In June, as the retail and lodging sectors imploded, putting pressure on the CMBS market to keep its head above water, over 100 members of Congress, led by Texas Representative Van Taylor, signed an open letter to the Trump Administration and the Federal Reserve, effectively asking for a CMBS bailout, imploring that a relief plan be devised “for these borrowers, who through no fault of their own, have experienced a significant drop in revenue on account of the COVID-19 pandemic and related governmental orders.” CMBS veterans disagreed with extending a helping hand. “It is bad legislation and wrong, plain and simple,” Ethan Penner, one of the founders of the CMBS market, wrote in a blog post on Medium. “Borrowing from the CMBS system became a forum for mostly the greedy and risk-loving, or the clueless, none of whom deserve a bailout.”
COVID-19 also revealed a dirty secret hidden in the crawlspace upon which many commercial mortgage-backed securities were built. A University of Texas at Austin study published in August claimed that banks knowingly inflated underwriting income for $650 billion worth of commercial real estate mortgages issued between 2013 and 2019, including by 5 percent or more for nearly a third of the roughly 40,000 loans. “A well-documented historical pattern is that fraud thrives in boom periods and is revealed in busts,” the university researchers wrote, adding that end investors were unaware of this hidden risk, a deception akin to buying a Ferrari secretly outfitted with a rusted-out Kia engine. It could be argued that CMBS had been a magic trick all along, with big banks one step ahead, luring investors to pick a card from a rigged deck. It took a global pandemic—an act of God—to reveal this financial sleight of hand.
As COVID-19 barrelled through the United States during the spring, imperiling small businesses and whole sectors of the American economy, Catie McKee and Dan McNamara tried to figure out how long they should stay in their trade. They took some profits in March for MP’s main fund, which still held a small CMBX.6 short position—all the pundits kept chatting away about a “V-shaped recovery,” which made them nervous—but, as the weeks went on, the CMBX.6 tranches kept trending downward. They had more time, and wanted to see just how low the bonds would go.
Across the battlefield, COVID-19 spelled disaster for AllianceBernstein and Putnam Investments, who, in a matter of weeks, saw more than $1 billion wiped from their balance sheets. Despite this, Gershon Distenfeld, AllianceBernstein’s co-head of fixed income, told Esther Fung of The Wall Street Journal in late March that they were still in the trade for the long term, with Brian Phillips adding, “We are running stress scenarios, ’08, ’09 type of stress scenarios, and we are still comfortable.” Putnam chimed in, too, saying that the fund “stands behind its investment thesis and has fully and accurately described that thesis and its risks to our clients.”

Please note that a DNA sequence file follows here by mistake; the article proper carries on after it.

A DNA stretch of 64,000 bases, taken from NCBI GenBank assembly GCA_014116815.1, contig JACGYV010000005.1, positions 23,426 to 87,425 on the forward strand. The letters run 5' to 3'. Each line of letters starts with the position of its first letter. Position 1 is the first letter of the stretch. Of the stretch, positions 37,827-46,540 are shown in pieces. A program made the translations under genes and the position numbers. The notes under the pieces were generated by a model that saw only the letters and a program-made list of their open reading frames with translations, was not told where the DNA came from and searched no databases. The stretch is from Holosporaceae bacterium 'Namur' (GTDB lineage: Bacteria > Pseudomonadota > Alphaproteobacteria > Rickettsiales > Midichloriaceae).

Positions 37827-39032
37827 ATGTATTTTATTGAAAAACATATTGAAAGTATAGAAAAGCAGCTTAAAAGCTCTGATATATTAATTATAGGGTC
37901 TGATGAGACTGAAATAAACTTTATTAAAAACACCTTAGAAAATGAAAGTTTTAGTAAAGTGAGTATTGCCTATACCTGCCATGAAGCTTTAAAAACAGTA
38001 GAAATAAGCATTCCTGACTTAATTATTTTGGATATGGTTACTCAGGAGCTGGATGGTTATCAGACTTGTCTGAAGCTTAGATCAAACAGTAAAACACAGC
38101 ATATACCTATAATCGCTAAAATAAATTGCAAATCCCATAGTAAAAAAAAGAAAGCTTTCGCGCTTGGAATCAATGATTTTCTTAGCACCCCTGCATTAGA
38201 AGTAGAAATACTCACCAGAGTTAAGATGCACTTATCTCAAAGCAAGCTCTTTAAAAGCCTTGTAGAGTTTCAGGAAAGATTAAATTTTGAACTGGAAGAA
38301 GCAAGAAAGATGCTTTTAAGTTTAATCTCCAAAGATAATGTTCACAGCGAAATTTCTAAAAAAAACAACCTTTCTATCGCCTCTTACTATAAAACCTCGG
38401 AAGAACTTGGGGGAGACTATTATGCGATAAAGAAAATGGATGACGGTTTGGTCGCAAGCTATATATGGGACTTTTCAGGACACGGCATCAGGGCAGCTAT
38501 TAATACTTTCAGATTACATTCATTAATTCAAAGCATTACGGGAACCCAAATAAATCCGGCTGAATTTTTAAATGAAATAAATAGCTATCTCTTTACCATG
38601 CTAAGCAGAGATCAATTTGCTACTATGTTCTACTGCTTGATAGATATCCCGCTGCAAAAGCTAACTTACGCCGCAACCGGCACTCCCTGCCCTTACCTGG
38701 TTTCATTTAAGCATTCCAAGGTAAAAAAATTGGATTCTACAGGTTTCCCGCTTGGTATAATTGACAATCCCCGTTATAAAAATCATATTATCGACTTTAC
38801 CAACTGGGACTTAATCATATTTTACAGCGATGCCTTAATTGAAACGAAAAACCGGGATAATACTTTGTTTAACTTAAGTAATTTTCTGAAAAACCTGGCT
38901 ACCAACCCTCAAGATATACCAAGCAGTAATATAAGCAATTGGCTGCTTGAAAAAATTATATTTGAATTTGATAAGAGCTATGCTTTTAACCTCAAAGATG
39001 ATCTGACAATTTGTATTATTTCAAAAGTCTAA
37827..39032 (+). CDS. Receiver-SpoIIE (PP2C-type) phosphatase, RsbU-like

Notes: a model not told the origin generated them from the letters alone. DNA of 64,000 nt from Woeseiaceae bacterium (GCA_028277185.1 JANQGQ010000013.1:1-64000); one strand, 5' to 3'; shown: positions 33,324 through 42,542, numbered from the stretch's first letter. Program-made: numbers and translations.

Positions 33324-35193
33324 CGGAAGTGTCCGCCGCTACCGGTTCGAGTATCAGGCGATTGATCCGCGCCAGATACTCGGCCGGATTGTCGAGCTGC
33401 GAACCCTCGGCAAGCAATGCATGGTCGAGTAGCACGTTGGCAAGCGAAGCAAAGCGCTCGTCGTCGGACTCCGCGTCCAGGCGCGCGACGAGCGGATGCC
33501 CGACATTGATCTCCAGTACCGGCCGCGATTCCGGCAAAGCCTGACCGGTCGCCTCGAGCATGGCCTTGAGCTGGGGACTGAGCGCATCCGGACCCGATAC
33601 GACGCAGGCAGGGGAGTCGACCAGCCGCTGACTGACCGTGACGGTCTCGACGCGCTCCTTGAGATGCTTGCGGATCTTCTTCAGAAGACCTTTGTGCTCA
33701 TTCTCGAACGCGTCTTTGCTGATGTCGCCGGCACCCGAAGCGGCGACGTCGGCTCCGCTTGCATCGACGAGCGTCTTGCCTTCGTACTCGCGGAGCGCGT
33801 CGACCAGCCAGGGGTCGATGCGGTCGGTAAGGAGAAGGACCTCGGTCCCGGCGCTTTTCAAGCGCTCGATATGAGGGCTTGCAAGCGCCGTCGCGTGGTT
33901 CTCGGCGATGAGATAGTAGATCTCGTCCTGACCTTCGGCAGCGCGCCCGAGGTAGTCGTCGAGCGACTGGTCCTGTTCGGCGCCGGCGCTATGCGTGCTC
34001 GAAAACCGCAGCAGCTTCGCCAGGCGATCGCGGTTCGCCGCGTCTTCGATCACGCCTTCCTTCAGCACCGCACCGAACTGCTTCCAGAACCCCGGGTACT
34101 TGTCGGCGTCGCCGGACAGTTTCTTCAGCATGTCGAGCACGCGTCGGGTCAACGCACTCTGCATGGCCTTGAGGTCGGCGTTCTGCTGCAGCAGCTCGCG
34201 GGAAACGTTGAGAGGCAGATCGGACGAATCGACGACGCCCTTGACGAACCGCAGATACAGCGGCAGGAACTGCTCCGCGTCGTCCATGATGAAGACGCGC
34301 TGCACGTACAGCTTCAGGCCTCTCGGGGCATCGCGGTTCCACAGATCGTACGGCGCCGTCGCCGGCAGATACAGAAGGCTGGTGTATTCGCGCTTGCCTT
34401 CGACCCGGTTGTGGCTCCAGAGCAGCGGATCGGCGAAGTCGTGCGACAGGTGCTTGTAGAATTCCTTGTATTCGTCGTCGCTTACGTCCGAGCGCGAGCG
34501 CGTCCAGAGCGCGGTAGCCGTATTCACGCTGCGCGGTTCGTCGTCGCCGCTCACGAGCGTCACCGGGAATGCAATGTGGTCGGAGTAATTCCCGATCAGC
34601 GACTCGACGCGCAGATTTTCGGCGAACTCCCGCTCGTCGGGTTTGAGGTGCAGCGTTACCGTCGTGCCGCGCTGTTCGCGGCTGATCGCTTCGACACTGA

CMBX.6, however, has yet to recover, and the BB and BBB- tranches are still down nearly 40 percent year-to-date. “Their failure to truly rebound off May’s all-time lows signals a continued expectation of losses,” said Paul Shapiro, index product manager at IHS Markit, the market-data firm that created the CMBX index. “Long positions have reached a crossroads, and must now decide to cut their losses and unwind at current prices, or see the trade through and hope conditions improve.” Brian Phillips, who butted heads with the short-sellers left AllianceBernstein in June after fourteen years with the firm. (Phillips said that his departure had nothing to do with the CMBX index.)
When CMBX.6 hit bottom in May, Catie McKee and Dan McNamara decided to sell their credit default swaps and reap the profits. MP’s main fund, which includes other investments, was up roughly 75 percent year-to-date, a staggering turn of fate after a tumultuous run that nearly bankrupted the firm. McKee and McNamara’s sister fund, which was all-in on shorting CMBX.6, had it even better. They saw 120 percent returns after it was all said and done, an ungodly amount of profit considering that many hedge funds saw their capital cut in half when the stock market crashed. In just three months, the scrappy team and their black-sheep idea had brought in well over $100 million in profit for the fund and their investors (before filling the hole created by the previous year’s losses, of course). Carl Icahn, for his part, took home $1.3 billion.